Scientists find that dogs understand what you're saying
Scientists find that dogs understand what you're saying In this undated photo provided by the MR Research Center some trained dogs are involved in a study to investigate how dog brains process speech sit around a scanner in Budapest, Hungary. (Borbala Ferenczy/MR Research Center via AP/AP Photo)
Scientists find that dogs understand what you're saying
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Scientists have found evidence to support what many dog owners have long believed: man's best friend really does understand some of what we're saying.
Researchers in Hungary scanned the brains of dogs as they were listening to their trainer speaking to determine which parts of the brain they were using.
They found that dogs processed words with the left hemisphere, while intonation was processed with the right hemisphere - just like humans.
What's more, the dogs only registered that they were being praised if the words and intonation were positive. Meaningless words spoken in an encouraging voice, or meaningful words in a neutral tone, didn't have the same effect.
"Dog brains care about both what we say and how we say it," said lead researcher Attila Andics, a neuroscientist at Eotvos Lorand University in Budapest. "Praise can work as a reward only if both word meaning and intonation match."
Andics said the findings suggest that the mental ability to process language evolved earlier than previously believed and that what sets humans apart from other species is the invention of words.
"The neural capacities to process words that were thought by many to be uniquely human are actually shared with other species," he said. "This suggests that the big change that made humans able to start using words was not a big change in neural capacity."
While other species probably also have the mental ability to understand language like dogs do, their lack of interest in human speech makes it difficult to test, said Andics.
Dogs, on the other hand, have socialized with humans for thousands of years, meaning they are more attentive to what people say to them and how.
The study was published in the journal Science.
Andics also noted that all of the dogs were awake, unrestrained and happy during the tests.
"They participated voluntarily," he said.

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Why do dogs have an interest in human speech?
Write your answers in the comments section below

  • parkerz-cel
    9/12/2016 - 09:30 a.m.

    dogs only have an interest in human speech if it is in a positive tone and sounds as if it is rewarding. dogs will hear the tone with the right side of their brain and if the tone is positive they will process it with the left side of their brain. just like humans people react to positive reactions and since dogs are mans best friend I believe this is why they react the same way.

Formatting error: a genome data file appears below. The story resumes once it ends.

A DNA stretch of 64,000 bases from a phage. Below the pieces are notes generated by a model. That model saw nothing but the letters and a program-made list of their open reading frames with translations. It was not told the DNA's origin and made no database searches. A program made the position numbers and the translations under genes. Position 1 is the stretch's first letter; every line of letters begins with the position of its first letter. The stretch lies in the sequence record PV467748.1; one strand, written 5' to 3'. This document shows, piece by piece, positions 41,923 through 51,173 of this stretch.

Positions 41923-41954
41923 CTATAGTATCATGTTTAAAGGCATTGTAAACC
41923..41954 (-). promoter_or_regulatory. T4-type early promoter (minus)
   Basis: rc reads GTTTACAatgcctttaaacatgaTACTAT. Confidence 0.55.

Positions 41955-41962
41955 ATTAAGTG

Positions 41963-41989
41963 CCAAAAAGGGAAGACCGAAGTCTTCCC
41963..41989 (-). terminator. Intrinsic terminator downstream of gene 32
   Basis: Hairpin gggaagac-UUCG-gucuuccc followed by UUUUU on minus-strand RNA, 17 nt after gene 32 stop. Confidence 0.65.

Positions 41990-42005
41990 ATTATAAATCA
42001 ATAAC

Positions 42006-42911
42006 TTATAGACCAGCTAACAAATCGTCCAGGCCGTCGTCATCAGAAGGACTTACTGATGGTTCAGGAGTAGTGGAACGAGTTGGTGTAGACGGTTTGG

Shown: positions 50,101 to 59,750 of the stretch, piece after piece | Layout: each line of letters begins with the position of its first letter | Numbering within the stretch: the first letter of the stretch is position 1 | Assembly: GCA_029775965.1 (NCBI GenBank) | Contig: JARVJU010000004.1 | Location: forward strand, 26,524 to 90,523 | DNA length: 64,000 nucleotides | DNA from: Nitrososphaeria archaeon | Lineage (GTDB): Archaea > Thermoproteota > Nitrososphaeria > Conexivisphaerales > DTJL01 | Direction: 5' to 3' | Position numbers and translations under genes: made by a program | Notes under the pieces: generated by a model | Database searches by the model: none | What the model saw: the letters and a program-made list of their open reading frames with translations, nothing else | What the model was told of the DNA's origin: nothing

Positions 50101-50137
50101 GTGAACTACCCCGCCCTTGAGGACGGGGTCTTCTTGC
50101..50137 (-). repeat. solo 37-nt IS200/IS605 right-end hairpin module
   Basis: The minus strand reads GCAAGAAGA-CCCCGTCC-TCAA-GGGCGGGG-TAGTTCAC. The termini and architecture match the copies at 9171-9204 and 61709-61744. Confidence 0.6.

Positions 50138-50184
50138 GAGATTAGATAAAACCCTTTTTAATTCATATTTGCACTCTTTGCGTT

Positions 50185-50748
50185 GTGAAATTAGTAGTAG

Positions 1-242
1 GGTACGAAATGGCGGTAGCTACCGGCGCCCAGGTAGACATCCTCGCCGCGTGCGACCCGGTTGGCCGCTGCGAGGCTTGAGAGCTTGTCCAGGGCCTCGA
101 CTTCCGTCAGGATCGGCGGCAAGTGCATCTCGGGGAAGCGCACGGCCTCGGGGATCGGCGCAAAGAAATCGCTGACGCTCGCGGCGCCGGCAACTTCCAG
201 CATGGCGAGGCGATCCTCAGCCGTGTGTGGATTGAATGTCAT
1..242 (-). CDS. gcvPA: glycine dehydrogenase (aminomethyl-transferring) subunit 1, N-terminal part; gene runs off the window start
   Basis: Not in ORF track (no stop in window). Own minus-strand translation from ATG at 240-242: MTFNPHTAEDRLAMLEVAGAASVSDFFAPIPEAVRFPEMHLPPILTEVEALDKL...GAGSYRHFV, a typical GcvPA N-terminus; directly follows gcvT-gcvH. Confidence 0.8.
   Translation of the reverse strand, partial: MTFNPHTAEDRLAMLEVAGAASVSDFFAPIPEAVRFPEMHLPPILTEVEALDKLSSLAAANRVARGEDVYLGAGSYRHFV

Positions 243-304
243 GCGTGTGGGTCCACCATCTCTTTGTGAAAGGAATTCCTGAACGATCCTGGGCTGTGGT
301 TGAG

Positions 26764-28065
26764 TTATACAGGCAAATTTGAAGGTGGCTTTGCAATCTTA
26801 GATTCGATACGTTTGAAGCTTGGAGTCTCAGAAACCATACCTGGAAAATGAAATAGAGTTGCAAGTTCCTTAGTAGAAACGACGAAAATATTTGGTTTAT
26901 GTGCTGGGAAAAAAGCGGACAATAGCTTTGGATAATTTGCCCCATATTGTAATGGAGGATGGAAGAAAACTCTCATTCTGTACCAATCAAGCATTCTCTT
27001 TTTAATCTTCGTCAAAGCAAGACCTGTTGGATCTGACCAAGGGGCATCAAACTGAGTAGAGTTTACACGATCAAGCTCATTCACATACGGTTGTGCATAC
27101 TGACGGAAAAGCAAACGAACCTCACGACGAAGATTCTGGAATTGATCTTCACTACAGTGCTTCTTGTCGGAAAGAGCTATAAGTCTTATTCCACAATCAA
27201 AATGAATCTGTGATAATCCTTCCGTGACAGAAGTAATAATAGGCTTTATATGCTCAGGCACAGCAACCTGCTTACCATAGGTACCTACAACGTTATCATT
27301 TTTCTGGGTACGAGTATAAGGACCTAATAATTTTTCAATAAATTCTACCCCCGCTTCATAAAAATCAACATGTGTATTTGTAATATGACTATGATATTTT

• metau-cel
    9/12/2016 - 10:31 a.m.

    Dogs have an interest in human speech because their domestication and connection with their owner is what they look for in life. Their relationship with their owner is what they literally live for and dogs feel it is their duty to protect, and love their owner. I believe dogs have an interest in human speech because like humans they look to do good and please, they know when they have done otherwise, so in a way they are interested in the humans opinion of their action.

  • noahr-ste
    9/14/2016 - 01:47 p.m.

    This is interesting how the dogs brain works like a humans brain and they have both a left and right hemisphere that work the same way. That is how they can understand us so well and that is amazing how that works.

  • summer2-war
    9/16/2016 - 10:17 a.m.

    It is so interesting how most animals, though they probably have the mental capacity to learn to understand human languages, dogs are, according to this article, truly the only species that are interested in actually doing so. The bond between dogs and humans is truly intriguing. To my understanding of this concept that dogs comprehend what we are saying to them, mostly when they memorize phrases, such as "let's go for a walk", dogs mostly understand us based on the tone of our voice, which proves that it is so important to speak positively to your dog.

  • hannah6-war
    9/16/2016 - 12:26 p.m.

    I liked this article a lot. I think that the fact we can scan dogs brains is very interesting. I also liked how they pointed out that dogs interpret words with the left hemisphere of their brain, just like humans. I didn't know that not only do the dogs care about what we say to them, but also how we say things to them.

  • katelyn3-war
    9/16/2016 - 12:32 p.m.

    Being that I have four dogs I know how much they communicate not only just when we talk to them. Dogs learn to adapt to the different tones of their owners and learn to communicate with them. For scientists to prove what all dog owners already knew is amazing.

  • eli-war
    9/16/2016 - 01:53 p.m.

    that is so cool that dogs can understand what we are saying, I talk to my dogs all the time and I feel like that they understand what i`m saying for example when I tell my dog to get out of my room it leaves

  • olivia-war
    9/16/2016 - 01:59 p.m.

    It's really cool that sometimes they understand what we are saying to them.

  • 1gissellet5-fil
    9/21/2016 - 11:54 a.m.

    A dogs brain works like a human brain,both hemispheres light up when they are interested in our words.Dogs process the information by"what we say and how we say it" said the researcher Attila Andics.

  • humbertoc-fil
    9/21/2016 - 01:07 p.m.


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